12. The complainant contends that the $1,800 fee is excessive and includes charges for work not necessary to provide a copy of the requested record; that other similarly situated towns, to which it has directed similar records requests, have provided the complainant with such records at a cost substantially less than $1,800; that the complainant could with one command copy the data, or alternatively the respondent could be assisted or coached through the steps necessary to copy the data; that Opal Data Technology ("OPAL"), a computer vendor, could copy the data at a fee substantially less than $1,800, and that OPAL has offered phone support to the complainant to assist him in copying the data requested.
13. The respondent contends that he does not have sufficient computer skills to himself provide the complainant with a copy of the requested record; that OPAL is affiliated with Sabre Systems and Services ("SABRE"), a company with whom the town of Colchester has an existing adversarial relationship, and with whom the respondent does not want to associate; and that he is concerned that the SABRE software he uses, which is protected proprietary information, be not included in any copy of the requested record he provides to the complainant.
14. It is found that approximately 15 similarly situated towns have been able to provide the complainant with the requested record for a minimal fee. Accordingly, the Commission finds incredible the respondents position and testimony that he cannot provide the complainant with a copy of the requested record unless he retains the services of the consultant at a fee of $1,800.
15. It is also found that under the facts and circumstances of this case, the respondent can reasonably make a copy of the requested record without hiring the consultant at a fee of $1,800.
16. Further, it is found that the $1,800 fee is not in accordance with the fee provisions of § 1-15(b), G.S.; that the consultants services are not "necessary" to provide
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the copying as requested, within the meaning of § 1-15(b)(2), G.S.; that the consultant does not at present provide the respondent with computer storage and retrieval services, within the meaning of § 1-15(b)(4), G.S.; and that a reasonably competent person would be capable of complying with the complainants request as described in paragraph 2 of the findings, above.
17. It is therefore, concluded that the maximum permissible fee to be charged under the facts and circumstances of this case is that as set forth at § § 1-15(b)(1) and 1-15(b)(3), G.S.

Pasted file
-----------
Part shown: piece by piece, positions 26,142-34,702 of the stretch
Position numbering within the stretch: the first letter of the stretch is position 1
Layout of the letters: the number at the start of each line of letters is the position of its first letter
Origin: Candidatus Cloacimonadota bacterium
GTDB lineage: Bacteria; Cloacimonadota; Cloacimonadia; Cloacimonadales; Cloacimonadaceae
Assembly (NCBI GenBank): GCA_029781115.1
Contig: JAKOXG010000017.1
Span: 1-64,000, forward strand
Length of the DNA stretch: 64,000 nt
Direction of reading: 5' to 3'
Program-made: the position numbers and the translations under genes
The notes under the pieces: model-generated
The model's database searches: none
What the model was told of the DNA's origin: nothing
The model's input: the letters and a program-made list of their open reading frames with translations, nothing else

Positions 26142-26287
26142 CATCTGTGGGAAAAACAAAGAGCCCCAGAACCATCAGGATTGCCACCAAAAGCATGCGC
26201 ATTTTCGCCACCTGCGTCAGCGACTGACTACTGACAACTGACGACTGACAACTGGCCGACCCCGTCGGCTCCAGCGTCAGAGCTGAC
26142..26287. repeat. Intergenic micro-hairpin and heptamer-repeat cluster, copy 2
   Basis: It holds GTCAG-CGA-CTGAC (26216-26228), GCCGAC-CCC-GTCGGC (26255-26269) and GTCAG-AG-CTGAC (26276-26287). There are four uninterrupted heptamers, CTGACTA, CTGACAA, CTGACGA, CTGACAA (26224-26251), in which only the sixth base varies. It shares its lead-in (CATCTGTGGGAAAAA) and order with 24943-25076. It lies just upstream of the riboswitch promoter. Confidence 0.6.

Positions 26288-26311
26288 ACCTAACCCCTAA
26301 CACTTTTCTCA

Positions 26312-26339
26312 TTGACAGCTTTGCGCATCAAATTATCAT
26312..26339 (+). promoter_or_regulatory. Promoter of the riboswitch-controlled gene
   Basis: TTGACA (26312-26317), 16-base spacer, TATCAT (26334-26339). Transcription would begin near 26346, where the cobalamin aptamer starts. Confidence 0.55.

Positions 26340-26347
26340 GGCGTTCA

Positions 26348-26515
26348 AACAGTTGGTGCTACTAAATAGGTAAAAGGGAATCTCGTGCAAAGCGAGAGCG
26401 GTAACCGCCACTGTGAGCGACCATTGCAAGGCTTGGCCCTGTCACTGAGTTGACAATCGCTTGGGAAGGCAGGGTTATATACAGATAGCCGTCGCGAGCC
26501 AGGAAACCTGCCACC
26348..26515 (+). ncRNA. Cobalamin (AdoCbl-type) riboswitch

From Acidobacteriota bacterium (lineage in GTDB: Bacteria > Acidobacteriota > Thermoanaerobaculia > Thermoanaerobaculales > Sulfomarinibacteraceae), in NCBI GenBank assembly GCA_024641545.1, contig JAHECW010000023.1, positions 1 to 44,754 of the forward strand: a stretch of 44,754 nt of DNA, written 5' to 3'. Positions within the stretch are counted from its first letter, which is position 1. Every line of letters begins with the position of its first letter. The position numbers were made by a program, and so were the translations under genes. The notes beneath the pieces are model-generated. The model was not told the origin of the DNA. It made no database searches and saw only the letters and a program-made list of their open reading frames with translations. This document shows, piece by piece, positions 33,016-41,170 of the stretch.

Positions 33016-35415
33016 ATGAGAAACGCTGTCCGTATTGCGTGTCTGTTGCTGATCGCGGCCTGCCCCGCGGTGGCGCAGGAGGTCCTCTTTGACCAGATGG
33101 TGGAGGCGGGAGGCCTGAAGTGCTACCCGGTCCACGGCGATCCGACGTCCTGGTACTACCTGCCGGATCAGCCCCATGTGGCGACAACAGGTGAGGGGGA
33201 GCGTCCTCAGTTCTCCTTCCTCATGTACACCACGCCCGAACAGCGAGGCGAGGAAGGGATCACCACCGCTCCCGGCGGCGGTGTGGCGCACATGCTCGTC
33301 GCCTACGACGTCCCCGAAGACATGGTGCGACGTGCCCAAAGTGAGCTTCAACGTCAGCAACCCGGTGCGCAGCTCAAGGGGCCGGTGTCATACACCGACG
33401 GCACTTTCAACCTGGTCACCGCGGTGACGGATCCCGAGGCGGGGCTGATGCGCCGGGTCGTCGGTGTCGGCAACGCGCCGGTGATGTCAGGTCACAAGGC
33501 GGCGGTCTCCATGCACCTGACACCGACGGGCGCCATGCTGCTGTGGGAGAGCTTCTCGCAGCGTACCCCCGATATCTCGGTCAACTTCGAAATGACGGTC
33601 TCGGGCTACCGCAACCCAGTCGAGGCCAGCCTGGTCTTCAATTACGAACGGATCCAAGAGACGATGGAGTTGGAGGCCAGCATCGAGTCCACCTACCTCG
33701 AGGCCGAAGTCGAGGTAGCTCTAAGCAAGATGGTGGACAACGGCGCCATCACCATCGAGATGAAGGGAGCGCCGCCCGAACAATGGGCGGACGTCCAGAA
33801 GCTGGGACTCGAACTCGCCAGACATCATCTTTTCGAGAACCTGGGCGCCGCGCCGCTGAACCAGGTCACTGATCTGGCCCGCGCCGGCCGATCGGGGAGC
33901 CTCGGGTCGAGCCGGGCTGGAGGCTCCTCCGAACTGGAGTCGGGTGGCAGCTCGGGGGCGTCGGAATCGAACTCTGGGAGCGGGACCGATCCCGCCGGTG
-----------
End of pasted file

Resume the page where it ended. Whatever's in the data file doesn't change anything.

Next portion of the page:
18. It is further, concluded that the respondent violated § § 1-15(a), 1-15(b), 1-19(a) and1-19a G.S., when he failed to provide the complainant with a copy of the requested record promptly, and when he requested that the complainant pay the $1,800 fee not permitted under § 1-15(b), G.S.
19. The Commission, in its discretion, declines to impose a civil penalty in this matter.
The following order by the Commission is hereby recommended on the basis of the record concerning the above-captioned complaint:
1. Forthwith, the respondent shall provide the complainant with a copy of the requested record, for which he may charge a fee of no more than that set forth in § § 1-15(b)(1) and 1-15(b)(3), G.S.
2. Henceforth, the respondent shall strictly comply with the provisions of § § 1-19(a), 1-19a and 1-15(b), G.S.
3. This decision should not be construed as requiring the respondent to use any particular vendor in complying with the provisions of § § 1-19a(a) and 1-15(b), G.S. However, this Commission will not sanction unreasonably high fees under § 1-15(b), G.S., when the evidence and common sense dictate that copies can easily be provided at a much lower cost. To hold otherwise would be to permit public agencies to defeat the letter and intent of § 1-15(b), G.S., and the entire open records portion of the FOI Act.
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Approved by Order of the Freedom of Information Commission at its regular meeting of June 25, 1997.
Elizabeth A. Leifert
Acting Clerk of the Commission
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PURSUANT TO SECTION 4-180(c), G.S., THE FOLLOWING ARE THE NAMES OF EACH PARTY AND THE MOST RECENT MAILING ADDRESS, PROVIDED TO THE FREEDOM OF INFORMATION COMMISSION, OF THE PARTIES OR THEIR AUTHORIZED REPRESENTATIVE.
THE PARTIES TO THIS CONTESTED CASE ARE:
Taconic Data Corporation
c/o Stuart Bear, Esq.
Zeldes, Needle & Cooper
1000 Lafayette Boulevard
PO Box 1740
Bridgeport, CT 06601-1740
Assessor, Town of Colchester
c/o Kevin M. McGlinchey, Esq.
Shipman & Goodwin
One American Row
Hartford, CT 06103-2819
Elizabeth A. Leifert
Acting Clerk of the Commission